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Menopause Explained: What is Menopause?

Menopause Explained: What is Menopause?

Menopause Explained: What is Menopause?

by | Menopause, Women's Health

A discussion on the most crucial time in a woman’s life — menopause.

Are you one of those who avoided this topic like you would avoid a person with AIDS? Or are you one of those who can’t wait for it to happen? Over the years, people have different stands and views on menopause. So what is it really? Is it a cause for concern or a time for rejoicing? When is it going to happen and will I feel anything?

These are only some of the questions that women all over the world have been asking about. First, let’s define menopause. It is a medical term when a woman permanently ends her menstrual periods. Before you start exclaiming hallelujah, there’s a lot more you need to know about it.

While menopause is a natural “phenomenon” and is not considered an illness or disease, it is associated with certain health problems like osteoporosis and heart disease. However, this does not mean that you are going to suffer from these two health problems during menopause.
The low estrogen levels during menopause may increase your risks of heart disease and the loss of bone density.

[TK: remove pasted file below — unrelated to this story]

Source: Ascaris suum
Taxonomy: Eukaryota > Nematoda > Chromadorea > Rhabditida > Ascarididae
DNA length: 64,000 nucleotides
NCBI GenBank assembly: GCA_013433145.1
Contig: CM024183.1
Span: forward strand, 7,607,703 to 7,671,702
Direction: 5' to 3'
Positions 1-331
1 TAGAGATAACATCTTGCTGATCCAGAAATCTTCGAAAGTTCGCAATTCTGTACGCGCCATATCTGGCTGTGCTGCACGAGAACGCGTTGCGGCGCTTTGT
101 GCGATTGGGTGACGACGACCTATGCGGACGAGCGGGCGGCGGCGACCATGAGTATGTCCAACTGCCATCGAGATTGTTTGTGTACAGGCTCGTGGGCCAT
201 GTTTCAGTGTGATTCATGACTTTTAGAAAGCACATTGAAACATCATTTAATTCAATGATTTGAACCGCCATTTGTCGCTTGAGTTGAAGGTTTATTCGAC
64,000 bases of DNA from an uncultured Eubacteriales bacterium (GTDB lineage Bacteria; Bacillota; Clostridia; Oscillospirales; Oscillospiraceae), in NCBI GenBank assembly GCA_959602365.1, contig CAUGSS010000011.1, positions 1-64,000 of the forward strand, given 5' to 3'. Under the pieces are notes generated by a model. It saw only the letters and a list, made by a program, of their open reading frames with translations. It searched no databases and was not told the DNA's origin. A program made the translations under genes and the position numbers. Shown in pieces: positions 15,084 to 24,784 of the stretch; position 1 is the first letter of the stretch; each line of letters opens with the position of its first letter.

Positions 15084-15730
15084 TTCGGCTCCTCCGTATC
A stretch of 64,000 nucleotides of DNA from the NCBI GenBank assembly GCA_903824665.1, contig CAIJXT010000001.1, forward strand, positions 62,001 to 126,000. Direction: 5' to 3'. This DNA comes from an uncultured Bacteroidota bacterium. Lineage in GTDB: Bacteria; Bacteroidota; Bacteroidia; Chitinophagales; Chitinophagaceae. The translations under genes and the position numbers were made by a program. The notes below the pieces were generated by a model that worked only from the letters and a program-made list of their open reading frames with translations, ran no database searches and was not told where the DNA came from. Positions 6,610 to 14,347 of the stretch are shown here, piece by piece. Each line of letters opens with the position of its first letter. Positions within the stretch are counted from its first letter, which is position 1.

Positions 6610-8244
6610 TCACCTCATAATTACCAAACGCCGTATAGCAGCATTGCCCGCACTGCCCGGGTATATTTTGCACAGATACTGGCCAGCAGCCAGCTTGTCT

Even if menopause is a natural occurrence in a woman’s body, let’s delve deeper into what really causes it. A woman’s ovaries, which store her eggs, are also tasked to produce the estrogen and progesterone needed to regulate menstruation and ovulation. When the ovaries fail to produce an egg every month, menstruation stops and menopause happens.

Menopause usually occurs after a woman turned 40, which is a normal aspect of aging. However, some women experience menopause early, some of which are due to medical treatments like chemotherapy, while others are because the ovaries are damaged. Either way, if menopause happens earlier than usual, it is considered as premature menopause.

Natural menopause is not an abrupt process and there are three stages describing it. These are: perimenopause, menopause, and postmenopause. The first stage happens way before the actual menopause does. The ovaries at this point are producing lesser estrogen than usual. As the actual menopause nears, the decrease in estrogen production heightens, bringing about menopausal symptoms. Menopause is assessed when a woman hasn’t had menstruation for 12 consecutive months. This stage signals the end of estrogen production and release of eggs. The third stage happens years after the actual menopause. Menopausal symptoms will lessen in most women but the health risks will rise due to estrogen loss.

Menopause may be an end to long bouts with PMS and other menstruation discomforts. However, it brings new challenges to women. Proper health care practices are encouraged to make menopause more of a welcome thought than a scary reality.

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